But in a D20 Modern game like this, things are a little different. Most of my players are using firearms, which deal a roughly equal amount of damage across the board. They also do not actually *have* a healer, so they don’t have to worry so much about allocating hp buffs because they don’t have any in the first place. The result is that most of the players are differentiated largely by skill checks. With this in mind, it actually makes a fair amount of sense to split the party in certain scenarios: here, for example, the party has their more stealth-inclined characters sneak in the back way while the heavy hitters charge straight through the front door. The party has extensively scouted the location the encounter will take place in and have guaranteed that they won’t be separated by more than 100 feet or so at any one time. Sure, it would be easy to suddenly spring a Kraken on the two guys swimming around in the ocean out back, but that’s just a cheap trick to punish a split party for the sole reason of deciding to split up at all. Instead, I viewed this as a fairly clever and viable approach and I try to reward that whenever I can.
So with the plan in place, the party breaks off and prepares to kick in the door. Coordinating through their personal radios, Ethan gives the go-ahead for Norm to initiate the distraction: a distraction which, in this case, consists of ramming a mid-size sedan into the front gate of the compound while driving at highway speeds.
Norm revs the engine and puts the car in drive, slamming the gas pedal to the floor. The sedan jumps forward leaving a thick smell of burned rubber in its wake. He rounds a corner and rockets down the street toward the drug compound. The guards turn toward the sound of the vehicle and notice that it’s moving towards them well over the posted speed limit. They don’t seem to be too concerned at first, probably mistaking it for some kid showing off to his friends. That changes when Norm makes a slight adjustment and begins hurtling towards the front gate. The guard nearest to the car barely has time to jump out of the way as the car blasts past him and smashes into the gate in a crash of shattered glass and crumpling metal.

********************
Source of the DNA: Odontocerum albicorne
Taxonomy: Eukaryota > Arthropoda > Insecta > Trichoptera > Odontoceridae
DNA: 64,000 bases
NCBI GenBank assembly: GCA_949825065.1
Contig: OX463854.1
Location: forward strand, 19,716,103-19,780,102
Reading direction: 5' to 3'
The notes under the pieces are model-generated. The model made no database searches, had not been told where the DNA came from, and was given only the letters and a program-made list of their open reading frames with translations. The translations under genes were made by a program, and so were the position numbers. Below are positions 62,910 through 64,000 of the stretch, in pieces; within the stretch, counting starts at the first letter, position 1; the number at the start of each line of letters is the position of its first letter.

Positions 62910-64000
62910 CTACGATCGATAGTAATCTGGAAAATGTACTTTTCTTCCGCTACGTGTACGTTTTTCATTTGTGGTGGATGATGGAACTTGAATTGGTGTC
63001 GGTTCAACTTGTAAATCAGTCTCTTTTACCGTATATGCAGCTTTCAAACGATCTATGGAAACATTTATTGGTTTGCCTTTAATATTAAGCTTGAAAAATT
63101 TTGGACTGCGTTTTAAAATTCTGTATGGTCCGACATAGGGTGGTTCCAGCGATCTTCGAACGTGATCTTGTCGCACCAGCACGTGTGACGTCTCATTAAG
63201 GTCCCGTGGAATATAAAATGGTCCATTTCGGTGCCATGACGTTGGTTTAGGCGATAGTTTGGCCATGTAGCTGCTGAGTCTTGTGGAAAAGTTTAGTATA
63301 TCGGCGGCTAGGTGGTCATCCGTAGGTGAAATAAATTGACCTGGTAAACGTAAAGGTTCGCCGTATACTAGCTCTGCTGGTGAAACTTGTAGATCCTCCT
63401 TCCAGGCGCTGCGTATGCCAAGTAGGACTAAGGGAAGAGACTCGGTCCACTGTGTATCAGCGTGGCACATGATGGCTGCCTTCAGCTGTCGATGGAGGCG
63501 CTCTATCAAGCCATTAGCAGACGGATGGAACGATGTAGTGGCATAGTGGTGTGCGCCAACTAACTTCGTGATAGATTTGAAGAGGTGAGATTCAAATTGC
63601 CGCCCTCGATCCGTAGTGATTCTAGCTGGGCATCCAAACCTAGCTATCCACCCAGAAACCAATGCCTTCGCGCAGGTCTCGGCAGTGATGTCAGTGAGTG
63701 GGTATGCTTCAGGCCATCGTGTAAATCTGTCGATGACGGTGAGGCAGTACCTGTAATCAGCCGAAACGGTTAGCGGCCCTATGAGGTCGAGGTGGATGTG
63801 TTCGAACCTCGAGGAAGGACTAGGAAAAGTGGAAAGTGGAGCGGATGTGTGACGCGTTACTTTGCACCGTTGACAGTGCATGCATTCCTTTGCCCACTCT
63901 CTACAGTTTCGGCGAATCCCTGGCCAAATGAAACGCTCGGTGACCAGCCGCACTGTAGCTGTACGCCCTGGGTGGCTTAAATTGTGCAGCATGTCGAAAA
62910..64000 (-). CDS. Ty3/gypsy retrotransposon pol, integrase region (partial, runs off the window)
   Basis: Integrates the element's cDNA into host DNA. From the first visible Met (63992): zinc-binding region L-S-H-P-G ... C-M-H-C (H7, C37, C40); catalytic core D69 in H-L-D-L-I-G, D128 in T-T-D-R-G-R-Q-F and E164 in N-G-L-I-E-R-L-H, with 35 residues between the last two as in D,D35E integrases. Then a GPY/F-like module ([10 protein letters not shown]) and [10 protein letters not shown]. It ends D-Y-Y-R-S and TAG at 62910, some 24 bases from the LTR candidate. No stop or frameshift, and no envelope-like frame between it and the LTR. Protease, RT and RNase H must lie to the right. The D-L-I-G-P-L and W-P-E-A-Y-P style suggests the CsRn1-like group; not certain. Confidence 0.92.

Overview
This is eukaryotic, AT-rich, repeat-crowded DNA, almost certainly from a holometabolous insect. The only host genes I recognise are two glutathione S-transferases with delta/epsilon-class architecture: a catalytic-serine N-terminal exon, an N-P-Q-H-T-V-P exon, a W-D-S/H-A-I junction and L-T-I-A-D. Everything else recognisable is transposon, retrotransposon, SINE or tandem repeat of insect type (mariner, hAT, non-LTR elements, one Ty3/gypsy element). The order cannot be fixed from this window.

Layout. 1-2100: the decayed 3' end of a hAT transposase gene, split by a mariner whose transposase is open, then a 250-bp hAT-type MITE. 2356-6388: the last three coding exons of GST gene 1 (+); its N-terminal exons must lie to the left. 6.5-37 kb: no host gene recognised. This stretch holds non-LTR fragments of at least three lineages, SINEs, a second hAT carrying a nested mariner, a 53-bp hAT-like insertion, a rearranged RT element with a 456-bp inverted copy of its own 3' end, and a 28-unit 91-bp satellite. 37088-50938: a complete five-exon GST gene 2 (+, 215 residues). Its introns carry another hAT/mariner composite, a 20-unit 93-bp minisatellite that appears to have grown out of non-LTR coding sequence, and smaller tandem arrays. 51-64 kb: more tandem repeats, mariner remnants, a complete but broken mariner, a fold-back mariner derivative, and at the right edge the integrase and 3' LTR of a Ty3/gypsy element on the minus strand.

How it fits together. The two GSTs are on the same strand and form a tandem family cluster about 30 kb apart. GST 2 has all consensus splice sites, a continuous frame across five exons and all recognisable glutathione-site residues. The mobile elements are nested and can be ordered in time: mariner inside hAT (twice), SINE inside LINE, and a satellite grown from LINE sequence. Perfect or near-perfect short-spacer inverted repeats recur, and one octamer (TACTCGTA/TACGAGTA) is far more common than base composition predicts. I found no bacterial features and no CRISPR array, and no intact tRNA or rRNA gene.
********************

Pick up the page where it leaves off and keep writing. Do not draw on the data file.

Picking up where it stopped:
Out back, Ethan and Strauss hear the impact and make their move, pulling themselves up onto the dock and sneaking up behind the guard in the boat. Not wanting to risk drawing attention to themselves so soon, Ethan decides to forego his revolver in favor of the Taser, hitting the guard from behind. The guard fails his fortitude save and is paralyzed for four rounds; not that he’ll be able to do much after those four rounds are up, anyway, as Strauss heaves the body overboard, drowning the paralyzed gnoll before he ever has a chance to act.
With the two patrolling guards moving to the front of the compound to check out the crash and the guard on the boat disposed of, Strauss and Ethan have a clear path to the smaller enclosed structure in the middle of the warehouse.
Back out front, Norm and Gorak are having a somewhat more difficult time of it. You see, whenever you include yourselves as part of a distraction a successful outcome is always a double-edged sword: on the one hand your distraction worked, good for you; your allies are now given the freedom to carry out their part of the plan without much trouble. But on the other hand you’ve now drawn most of the enemies directly to yourself so you have that to deal with.
As the two patrolling guards come running to the entrance, Norm slams the car in reverse and attempts to extricate himself from the tangle of razor wire, chain link, and broken bumper that the crash created. Unfortunately, his drive check comes up just a little too low and he remains stuck where he is for at least one more turn. With enemies closing in on them, Gorak shouts at Norm to duck and holding his shotgun in one hand, aims over Norm through the remnants of the driver-side window and gives the nearest guard a facefull of 12-gauge shot.